In addition, prior implementations of TPM chips have not allowed a TPM architecture to be securely unloaded from the microcontroller to allow the loading of other applications on the chip, nor have they allowed the most recent version of an unloaded TPM architecture to be securely reloaded into the chip.
Accordingly, what is needed is a flexible and secure approach to use a secure programmable microcontroller to support various security architectures and their encryption algorithms and incorporate these into the emulation of different instances of TPM hardware. The present invention addresses such a need.
The invention of the present application relates to applications provided on security processors provided in computer systems. In one aspect of the invention, a method for providing a security processor includes receiving a plurality of values, each value identifying a different application that can be executed on the security processor. A different certified endorsement key is associated with each received value by storing the endorsement keys and values in memory accessible by the security processor, where at least one of the stored endorsement keys and associated values is used to allow one of the different applications to execute on the security processor.
In another aspect of the invention, a security processor apparatus includes a processor and a memory coupled to the processor and operative to store a secure table. The secure table stores a plurality of different certified endorsement keys and a plurality of different values, each value associated with one of the endorsement keys. Each stored value is derived from a different application that is certified by the associated endorsement key to be executed on the processor.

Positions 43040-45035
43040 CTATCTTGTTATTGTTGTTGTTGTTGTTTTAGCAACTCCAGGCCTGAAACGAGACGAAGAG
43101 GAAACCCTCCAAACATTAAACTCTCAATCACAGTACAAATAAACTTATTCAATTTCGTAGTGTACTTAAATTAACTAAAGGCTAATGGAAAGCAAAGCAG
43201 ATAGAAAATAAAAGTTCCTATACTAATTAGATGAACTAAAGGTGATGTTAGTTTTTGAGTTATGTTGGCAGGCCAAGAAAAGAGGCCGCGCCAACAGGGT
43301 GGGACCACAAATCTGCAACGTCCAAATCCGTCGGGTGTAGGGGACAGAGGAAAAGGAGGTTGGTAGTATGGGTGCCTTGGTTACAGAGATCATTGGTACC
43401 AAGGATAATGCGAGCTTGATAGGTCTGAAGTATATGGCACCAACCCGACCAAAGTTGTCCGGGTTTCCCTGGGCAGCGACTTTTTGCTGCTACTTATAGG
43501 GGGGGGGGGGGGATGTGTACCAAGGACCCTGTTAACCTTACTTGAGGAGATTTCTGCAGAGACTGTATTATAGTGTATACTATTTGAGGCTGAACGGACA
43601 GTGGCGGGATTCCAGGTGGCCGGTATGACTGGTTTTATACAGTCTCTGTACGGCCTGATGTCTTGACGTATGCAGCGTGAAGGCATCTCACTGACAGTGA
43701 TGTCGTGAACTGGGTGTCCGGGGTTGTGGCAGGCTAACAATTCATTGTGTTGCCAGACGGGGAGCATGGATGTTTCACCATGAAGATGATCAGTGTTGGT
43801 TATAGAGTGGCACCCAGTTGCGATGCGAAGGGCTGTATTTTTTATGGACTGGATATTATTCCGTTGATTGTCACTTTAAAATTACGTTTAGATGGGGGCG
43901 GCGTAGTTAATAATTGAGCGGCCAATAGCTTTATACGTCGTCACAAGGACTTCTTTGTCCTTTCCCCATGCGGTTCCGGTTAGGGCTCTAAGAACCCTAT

In another aspect of the invention, a method for securely providing applications on a security processor includes receiving a request to load a requested application on the security processor, and comparing a value obtained from processing the requested application to at least one of a plurality of stored values stored in a memory of the security processor. A match between a stored value and the value indicates that the requested application is certified to execute on the security processor. The requested application is executed on the security processor if a match is found between the value and a stored value.
In another aspect of the invention, a computer system includes an input device operative to provide input received from a user to the computer system, the input device including a security input device identifying the user. A security processor is coupled to the input device and operative to receive the input from the user and to run applications certified for the processor. A memory coupled to the security processor is operative to store a secure table, the secure table storing a plurality of different certified endorsement keys and a plurality of different hash values. Each hash value associated with one of the endorsement keys, where each hash value is derived from a different application that is certified by the associated endorsement key to be loaded on the processor. The different applications include different security architecture applications that each can implement a different security architecture on the security processor.
The present invention provides a security processor that provides flexibility in supporting various certified security architectures and their algorithms, and allows a user to select the applications to execute on the processor. This allows a provider to produce one kind of processor that can satisfy the needs of many different users who may wish to use different architectures and algorithms. The present invention also allows an application to be unloaded from and loaded to a security processor, and installed for a security processor, while maintaining security and recent updates to the application.